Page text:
MONCLER GAMME ROUGE AUTUMN/WINTER 2015-16 READY-TO-WEAR PARIS FASHION WEEK

MONCLER GAMME ROUGE AUTUMN/WINTER 2015-16 READY-TO-WEAR PARIS FASHION WEEK

The Moncler Gamme Rouge show ended with a parade of models in red riding coats escorted by dancers dressed as Queen’s Guard soldiers. It was the type of campy grand finale that, on the final day of Paris fashion week, could have been a hallucination (Instagram, thankfully, confirms the contrary). But even the main attraction, enhanced by fog-machine vapors curling through a simulated forest floor, positioned the collection as something more than your everyday equestrian outing.

Backstage, designer Giambattista Valli explained that the horsey milieu—from traditional British hunting attire to stylized jockey-esque uniforms—provided a more tailored template for Moncler’s elevated range. Traditional tweeds, tartan, and mohair checks were transposed onto tech fabrics or spliced with luxe tinted skins. Despite additional constants—black knee-padded leggings, tightly tied scarves, bowl-shaped helmets—no two looks showed the same mix of layering, shearling patchwork, and skirt volume, as if defiantly countering the brand’s core offering. Heraldic prints, mixed-material camouflage, fox panels like fluffy pony hair, and even a trompe l’oeil gold chain belt with a stable key ticked off any remaining tropes—minus an actual horse.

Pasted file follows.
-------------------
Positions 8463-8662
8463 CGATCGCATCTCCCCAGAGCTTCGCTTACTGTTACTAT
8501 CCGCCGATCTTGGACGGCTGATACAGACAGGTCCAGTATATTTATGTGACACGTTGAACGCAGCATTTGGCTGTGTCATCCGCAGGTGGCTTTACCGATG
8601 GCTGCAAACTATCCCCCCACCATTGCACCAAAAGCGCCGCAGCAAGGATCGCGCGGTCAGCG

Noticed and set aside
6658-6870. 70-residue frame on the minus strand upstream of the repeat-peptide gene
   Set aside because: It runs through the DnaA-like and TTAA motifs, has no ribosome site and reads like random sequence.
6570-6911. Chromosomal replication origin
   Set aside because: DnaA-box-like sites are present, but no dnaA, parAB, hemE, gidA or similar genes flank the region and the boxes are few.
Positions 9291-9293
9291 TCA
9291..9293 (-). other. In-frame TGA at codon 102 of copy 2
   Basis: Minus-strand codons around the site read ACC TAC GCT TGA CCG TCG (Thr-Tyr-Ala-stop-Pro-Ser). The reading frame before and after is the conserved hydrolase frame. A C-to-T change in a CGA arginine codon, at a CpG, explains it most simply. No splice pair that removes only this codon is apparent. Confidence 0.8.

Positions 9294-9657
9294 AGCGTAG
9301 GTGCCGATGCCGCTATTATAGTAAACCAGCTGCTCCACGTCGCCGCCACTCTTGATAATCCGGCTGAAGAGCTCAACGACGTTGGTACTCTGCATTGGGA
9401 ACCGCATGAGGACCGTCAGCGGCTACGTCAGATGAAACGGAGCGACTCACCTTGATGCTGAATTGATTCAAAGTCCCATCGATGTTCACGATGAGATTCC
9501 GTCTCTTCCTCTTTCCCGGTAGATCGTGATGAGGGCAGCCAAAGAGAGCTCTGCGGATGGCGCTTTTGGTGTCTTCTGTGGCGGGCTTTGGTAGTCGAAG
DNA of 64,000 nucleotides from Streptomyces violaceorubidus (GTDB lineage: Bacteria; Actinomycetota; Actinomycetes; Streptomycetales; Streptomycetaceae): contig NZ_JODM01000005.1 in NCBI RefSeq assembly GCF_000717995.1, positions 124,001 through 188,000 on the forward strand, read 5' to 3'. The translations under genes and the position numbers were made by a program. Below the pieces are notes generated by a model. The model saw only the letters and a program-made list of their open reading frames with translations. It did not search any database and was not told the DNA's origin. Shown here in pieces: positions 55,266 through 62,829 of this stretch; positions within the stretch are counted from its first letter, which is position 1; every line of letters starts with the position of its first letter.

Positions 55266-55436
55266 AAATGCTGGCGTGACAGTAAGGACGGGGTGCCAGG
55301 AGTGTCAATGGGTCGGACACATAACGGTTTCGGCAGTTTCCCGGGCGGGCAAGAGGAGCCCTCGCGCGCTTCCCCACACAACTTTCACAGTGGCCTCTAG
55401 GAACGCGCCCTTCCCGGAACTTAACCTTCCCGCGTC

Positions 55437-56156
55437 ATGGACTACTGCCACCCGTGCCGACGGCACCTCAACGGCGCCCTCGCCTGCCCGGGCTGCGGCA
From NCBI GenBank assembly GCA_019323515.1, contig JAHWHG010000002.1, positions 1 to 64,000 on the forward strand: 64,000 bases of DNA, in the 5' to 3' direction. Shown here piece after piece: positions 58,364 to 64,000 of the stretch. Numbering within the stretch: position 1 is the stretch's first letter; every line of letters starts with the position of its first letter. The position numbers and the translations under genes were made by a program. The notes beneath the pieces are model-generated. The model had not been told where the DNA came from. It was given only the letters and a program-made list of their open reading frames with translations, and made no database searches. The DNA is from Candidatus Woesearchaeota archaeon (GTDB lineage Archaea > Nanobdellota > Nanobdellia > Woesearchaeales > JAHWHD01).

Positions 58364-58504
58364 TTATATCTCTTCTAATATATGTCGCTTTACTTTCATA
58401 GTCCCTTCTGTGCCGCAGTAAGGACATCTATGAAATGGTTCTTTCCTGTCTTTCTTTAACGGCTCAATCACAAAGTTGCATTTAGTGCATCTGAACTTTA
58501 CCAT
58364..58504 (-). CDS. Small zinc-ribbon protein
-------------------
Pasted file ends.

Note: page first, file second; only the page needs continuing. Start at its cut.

Footwear, interestingly, dictated attitude, so flat barn boots corresponded to a sportier mod style, while a no-nonsense platform boot conjured a pedigreed provocateur. But because rain does not favor one archetype over the other, tinted transparent raincoats (and rain skirts!) bridged the divide and offered a new retail novelty that will perform well. As for the heat-sealed embroidered flowers ornamenting shoulders and dusting gilets, Valli said he sought to simulate petals falling from tree blossoms during a ride through the woods. In the end, a couture touch proved more evocative than a bearskin.

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